Kimpton and Marriott have both recently re-vamped their rewards programs. Kimpton’s InTouch is now Karma Rewards and Marriott’s rewards program now includes PlusPoints. Both programs now include richer guest profiles, more immediate rewards, and points for social sharing activities.
Leaders in the industry have observed that traditional loyalty programs need an upgrade to remain relevant. While some are skeptical about the value of incentivized social sharing, there seems to be consensus amongst hoteliers that traditional points and rewards hotel loyalty programs fall short of the expectations of today’s traveler.
Here are some of the ways the Kimpton and Marriott programs are changing the system.
1. Delivering Instant Gratification
Instant gratification is the new norm in this digital age. This is especially true for millennial travelers. 78% of millennials expect to earn a reward within the first three months of participation in a loyalty program.
In just four years millennials will occupy almost half the global workforce according to Harvard Business Review. In general, the world is moving faster than it used to and points and rewards systems where the guest can only gradually and passively accumulate points are becoming obsolete.
Kimpton and Marriott saw this trend and have adjusted their loyalty programs to meet the demand. For example, Kimpton’s tiered program gives guests tangible rewards like Free WiFi and Dining Exclusives just for signing up. Marriott gives users points for actions, like following its brand pages on Twitter, Facebook, and Instagram.
2. Taking Personalization to the Next Level
More accurate guest profiles allow for more targeted marketing. Traditional loyalty programs allow for this to a certain extent. But in the next wave, hoteliers will know everything possible about their loyal customers.
For example, Kimpton’s program takes into account face-to-face interactions with staff members. Over time, the guest profile develops Custom Stay Preferences. Eventually, Kimpton will learn to anticipate its loyal guests’ needs and tastes. This creates opportunity for targeted surprise and delight, like a favorite snack automatically delivered to the guest’s room upon checkin.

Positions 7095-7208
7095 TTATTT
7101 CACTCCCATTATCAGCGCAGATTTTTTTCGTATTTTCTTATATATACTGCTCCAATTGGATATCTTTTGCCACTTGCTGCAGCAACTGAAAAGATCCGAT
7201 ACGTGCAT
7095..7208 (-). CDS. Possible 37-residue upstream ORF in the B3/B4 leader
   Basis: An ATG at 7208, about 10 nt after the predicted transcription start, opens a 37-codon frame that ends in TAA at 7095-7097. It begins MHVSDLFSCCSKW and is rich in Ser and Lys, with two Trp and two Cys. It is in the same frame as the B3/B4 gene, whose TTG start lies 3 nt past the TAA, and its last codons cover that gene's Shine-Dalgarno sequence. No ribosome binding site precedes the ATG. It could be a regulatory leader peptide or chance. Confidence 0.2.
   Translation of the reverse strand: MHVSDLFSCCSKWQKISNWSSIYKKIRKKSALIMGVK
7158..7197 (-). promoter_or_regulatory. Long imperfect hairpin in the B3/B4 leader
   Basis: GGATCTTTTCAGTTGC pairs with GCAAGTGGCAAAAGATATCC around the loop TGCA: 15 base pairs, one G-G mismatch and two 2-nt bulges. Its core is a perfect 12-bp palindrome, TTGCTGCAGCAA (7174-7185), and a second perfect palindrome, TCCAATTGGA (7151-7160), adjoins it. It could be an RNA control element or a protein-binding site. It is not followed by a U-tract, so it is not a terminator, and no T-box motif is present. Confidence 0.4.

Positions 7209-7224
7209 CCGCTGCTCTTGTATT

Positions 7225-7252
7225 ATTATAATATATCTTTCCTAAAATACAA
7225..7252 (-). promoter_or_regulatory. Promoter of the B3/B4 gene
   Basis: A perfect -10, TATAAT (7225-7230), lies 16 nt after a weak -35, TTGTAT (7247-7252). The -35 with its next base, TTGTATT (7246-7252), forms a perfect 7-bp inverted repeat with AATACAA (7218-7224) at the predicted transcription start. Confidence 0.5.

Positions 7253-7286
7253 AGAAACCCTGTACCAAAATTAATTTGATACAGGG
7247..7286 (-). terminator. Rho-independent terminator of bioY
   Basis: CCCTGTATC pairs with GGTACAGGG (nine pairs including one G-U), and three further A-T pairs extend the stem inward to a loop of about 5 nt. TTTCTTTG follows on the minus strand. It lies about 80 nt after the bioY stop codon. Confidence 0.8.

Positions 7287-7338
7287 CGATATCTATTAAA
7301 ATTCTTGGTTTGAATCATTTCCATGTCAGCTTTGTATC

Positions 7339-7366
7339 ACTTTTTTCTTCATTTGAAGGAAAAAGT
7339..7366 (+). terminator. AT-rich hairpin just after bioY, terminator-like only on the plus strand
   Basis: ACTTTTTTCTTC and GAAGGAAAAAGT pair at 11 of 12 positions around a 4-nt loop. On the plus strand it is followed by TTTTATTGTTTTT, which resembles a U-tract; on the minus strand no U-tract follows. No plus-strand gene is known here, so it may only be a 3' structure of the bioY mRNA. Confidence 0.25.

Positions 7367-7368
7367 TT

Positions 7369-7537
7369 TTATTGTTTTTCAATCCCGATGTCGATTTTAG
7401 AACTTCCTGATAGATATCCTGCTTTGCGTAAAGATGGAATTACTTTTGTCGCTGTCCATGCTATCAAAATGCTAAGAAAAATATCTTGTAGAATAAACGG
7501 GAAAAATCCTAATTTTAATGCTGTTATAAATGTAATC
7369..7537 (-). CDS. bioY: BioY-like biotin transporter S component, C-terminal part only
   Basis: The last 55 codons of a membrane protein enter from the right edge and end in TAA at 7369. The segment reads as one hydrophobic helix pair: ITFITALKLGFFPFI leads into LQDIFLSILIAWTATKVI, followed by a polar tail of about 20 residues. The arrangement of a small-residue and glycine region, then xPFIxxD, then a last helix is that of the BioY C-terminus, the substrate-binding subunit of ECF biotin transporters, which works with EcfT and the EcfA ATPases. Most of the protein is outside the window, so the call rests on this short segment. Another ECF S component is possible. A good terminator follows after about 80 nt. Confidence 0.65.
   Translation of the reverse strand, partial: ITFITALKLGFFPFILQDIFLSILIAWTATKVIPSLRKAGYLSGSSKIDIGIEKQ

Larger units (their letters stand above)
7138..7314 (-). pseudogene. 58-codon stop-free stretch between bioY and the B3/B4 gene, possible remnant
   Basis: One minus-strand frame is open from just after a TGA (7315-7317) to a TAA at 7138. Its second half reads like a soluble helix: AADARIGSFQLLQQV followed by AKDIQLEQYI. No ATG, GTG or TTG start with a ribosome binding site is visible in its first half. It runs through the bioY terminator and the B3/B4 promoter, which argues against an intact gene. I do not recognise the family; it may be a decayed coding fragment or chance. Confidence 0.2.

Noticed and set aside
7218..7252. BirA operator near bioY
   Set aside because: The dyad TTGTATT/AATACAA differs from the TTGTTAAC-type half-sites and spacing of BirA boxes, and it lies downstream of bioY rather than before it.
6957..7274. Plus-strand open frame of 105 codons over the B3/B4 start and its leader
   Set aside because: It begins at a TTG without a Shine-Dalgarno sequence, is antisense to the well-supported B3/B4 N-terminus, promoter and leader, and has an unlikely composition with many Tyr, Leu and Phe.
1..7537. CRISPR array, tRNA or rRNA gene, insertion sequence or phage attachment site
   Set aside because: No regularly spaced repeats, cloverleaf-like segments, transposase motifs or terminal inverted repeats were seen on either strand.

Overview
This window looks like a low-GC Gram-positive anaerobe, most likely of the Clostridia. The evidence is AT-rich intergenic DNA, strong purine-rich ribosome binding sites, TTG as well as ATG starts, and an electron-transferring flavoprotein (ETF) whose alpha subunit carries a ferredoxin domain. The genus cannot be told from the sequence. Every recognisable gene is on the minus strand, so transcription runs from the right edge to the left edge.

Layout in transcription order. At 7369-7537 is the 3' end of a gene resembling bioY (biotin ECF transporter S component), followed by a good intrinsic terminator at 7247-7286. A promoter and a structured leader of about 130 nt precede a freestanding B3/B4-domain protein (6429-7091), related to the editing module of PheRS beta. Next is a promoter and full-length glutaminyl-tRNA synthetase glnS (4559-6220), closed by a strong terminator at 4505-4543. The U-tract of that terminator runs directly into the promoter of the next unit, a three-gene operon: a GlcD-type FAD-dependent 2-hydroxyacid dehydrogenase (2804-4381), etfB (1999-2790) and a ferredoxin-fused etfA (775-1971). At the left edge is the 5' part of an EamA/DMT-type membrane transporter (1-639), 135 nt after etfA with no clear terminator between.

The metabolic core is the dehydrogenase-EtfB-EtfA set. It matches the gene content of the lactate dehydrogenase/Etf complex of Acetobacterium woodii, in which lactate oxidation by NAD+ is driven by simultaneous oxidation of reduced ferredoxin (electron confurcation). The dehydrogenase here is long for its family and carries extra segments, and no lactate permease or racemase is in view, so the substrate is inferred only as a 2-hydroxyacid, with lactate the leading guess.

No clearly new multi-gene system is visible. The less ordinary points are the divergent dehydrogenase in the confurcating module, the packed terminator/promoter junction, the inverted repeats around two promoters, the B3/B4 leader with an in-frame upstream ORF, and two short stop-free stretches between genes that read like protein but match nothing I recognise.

3. Enabling Word of Mouth Marketing
We’ve talked about how essential it is for hotels to be active on social media, to identify and engage with brand advocates.
In a Forbes article, Jamie Gutfreund, Chief Strategy Officer of The Intelligence Group says, “Marketers need to shift their mindset from the traditional ROI model to one based on ‘ROR,’ or Return on Relationship. In other words, what are you doing to fuel that expression and how are you partnering with each customer or prospect to help them establish their own personal brand?”
With their new loyalty programs, both Kimpton and Marriott reward guests for sharing on social media. Remember, 44% of U.S. travelers always or often consult friends and family for travel advice. Hoteliers can take advantage of this trend. By engaging with brand advocates within the social media community, hoteliers can foster trust with their brand.
What does this mean for the future?
As hoteliers continue to look for new ways to reward loyalty, it is becoming even more important to have rich guest data. With more detailed guest profiles, hoteliers can drive loyalty and word of mouth marketing in new ways. What if you could link a current guest with a TripAdvisor review that he wrote for another hotel? Or review tweets he sent during his last stay?
While we’re not there today, programs like those at Kimpton and Marriott are strong indicators of what is to come. Radical innovation is on the horizon, and when that happens, the guest experience will change completely.
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